If COVID-19 trends continue, it could be years before virus is controlled: PAHO

FILE PHOTO: The word "COVID-19" is reflected in a drop on a syringe needle in this illustration

By Julia Symmes Cobb

BOGOTA (Reuters) - If the spread of COVID-19 continues at current rates it will be years before the virus is controlled in the Americas, the Pan American Health Organization (PAHO) said on Wednesday, as it called for countries to share excess vaccine doses.

There were almost 1.2 million new cases and 34,000 deaths in the region last week, and four of the five countries with the highest death counts worldwide are in the Americas, PAHO Director Carissa Etienne said during the organization's weekly news conference.

"If current trends continue, the health, social and economic disparities in our region will grow even larger, and it will be years before we control this virus in the Americas," Etienne said.

Infections are higher in many places in the region than at any other point during the pandemic, she said, and the emergence of new more easily transmitted variants has added new complexities to epidemiological surveillance.

Just 10% of the population of Latin America and the Caribbean have been fully vaccinated, with a particularly acute situation in Central American and the Caribbean.

PAHO is thankful to the United States, Spain and Canada for promises to donate millions of doses or funding, but more needs to be done, the director said.

"We hope other countries – particularly those with excess doses – and global financial institutions will follow in their footsteps to provide the support we need," Etienne said. "Vaccine donations are essential in the short-term."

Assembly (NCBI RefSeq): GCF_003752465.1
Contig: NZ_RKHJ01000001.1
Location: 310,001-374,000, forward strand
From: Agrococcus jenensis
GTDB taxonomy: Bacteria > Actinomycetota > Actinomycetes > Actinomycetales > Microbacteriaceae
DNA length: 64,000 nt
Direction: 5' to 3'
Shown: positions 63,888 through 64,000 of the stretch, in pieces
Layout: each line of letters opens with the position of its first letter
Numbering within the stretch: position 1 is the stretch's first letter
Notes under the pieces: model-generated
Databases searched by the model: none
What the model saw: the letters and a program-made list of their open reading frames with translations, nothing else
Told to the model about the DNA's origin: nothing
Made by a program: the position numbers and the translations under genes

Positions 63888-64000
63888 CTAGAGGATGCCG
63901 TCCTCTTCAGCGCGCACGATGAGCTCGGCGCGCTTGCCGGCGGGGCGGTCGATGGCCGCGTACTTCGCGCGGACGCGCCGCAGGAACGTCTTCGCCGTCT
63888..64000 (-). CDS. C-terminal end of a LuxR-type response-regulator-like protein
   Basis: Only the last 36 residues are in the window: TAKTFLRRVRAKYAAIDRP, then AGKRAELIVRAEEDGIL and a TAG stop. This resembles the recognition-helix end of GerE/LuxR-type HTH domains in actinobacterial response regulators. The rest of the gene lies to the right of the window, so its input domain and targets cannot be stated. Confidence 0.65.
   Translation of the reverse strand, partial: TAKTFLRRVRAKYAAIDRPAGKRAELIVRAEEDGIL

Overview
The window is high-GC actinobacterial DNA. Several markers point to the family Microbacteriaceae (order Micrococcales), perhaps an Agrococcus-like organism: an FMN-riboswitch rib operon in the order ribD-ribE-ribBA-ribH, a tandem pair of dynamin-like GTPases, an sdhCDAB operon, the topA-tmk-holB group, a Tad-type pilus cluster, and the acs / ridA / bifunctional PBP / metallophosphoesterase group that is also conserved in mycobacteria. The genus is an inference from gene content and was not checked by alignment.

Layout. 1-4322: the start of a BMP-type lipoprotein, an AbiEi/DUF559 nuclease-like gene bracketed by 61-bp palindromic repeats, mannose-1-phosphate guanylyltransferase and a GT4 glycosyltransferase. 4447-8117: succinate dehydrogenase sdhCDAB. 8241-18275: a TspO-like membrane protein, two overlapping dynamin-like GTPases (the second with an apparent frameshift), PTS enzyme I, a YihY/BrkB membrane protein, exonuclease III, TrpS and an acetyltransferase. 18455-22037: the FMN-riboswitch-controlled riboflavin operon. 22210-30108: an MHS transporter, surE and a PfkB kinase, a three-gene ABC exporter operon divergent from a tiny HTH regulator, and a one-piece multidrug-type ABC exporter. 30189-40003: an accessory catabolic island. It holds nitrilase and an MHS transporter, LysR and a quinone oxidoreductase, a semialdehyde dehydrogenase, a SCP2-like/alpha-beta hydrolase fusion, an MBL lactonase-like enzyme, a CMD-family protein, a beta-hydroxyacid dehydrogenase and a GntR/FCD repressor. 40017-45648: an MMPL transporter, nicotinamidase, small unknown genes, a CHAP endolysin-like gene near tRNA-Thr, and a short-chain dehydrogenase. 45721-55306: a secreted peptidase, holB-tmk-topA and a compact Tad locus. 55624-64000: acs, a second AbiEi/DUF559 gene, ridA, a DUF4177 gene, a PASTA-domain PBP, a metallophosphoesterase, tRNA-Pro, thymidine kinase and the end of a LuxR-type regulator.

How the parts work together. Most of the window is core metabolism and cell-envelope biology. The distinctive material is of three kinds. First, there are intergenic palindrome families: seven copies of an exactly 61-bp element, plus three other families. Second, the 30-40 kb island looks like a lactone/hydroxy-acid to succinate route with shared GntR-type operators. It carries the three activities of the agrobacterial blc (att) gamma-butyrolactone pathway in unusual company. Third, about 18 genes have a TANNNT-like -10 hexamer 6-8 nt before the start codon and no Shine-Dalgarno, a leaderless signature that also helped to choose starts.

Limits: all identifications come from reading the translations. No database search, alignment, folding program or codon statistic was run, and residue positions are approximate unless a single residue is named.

Ahead of the kick-off of the Copa America soccer tournament in Brazil on Sunday, Ciro Ugarte, PAHO's Director of Health Emergencies, said countries hosting mass events should consider postponing if COVID-19 risks cannot be controlled.

Venezuela still owes $10 million in funding for vaccines via the COVAX vaccine sharing program, Ugarte said.

COVAX supply for Venezuela will likely not be ready soon because of global demand, but PAHO hopes Venezuela and other regional countries will be given priority because they have not yet received COVAX doses.

Hospitalizations in Haiti are stretching oxygen supplies there, Etienne said.

Haiti, one of only a handful of countries which has yet to administer a single dose of coronavirus vaccine, is grappling with its first major outbreak.

Bolivia and Colombia are seeing a rise in cases and deaths and intensive care unit beds are near capacity in many Colombian cities, Etienne added.

(Reporting by Julia Symmes Cobb; Editing by Chizu Nomiyama and Bill Berkrot)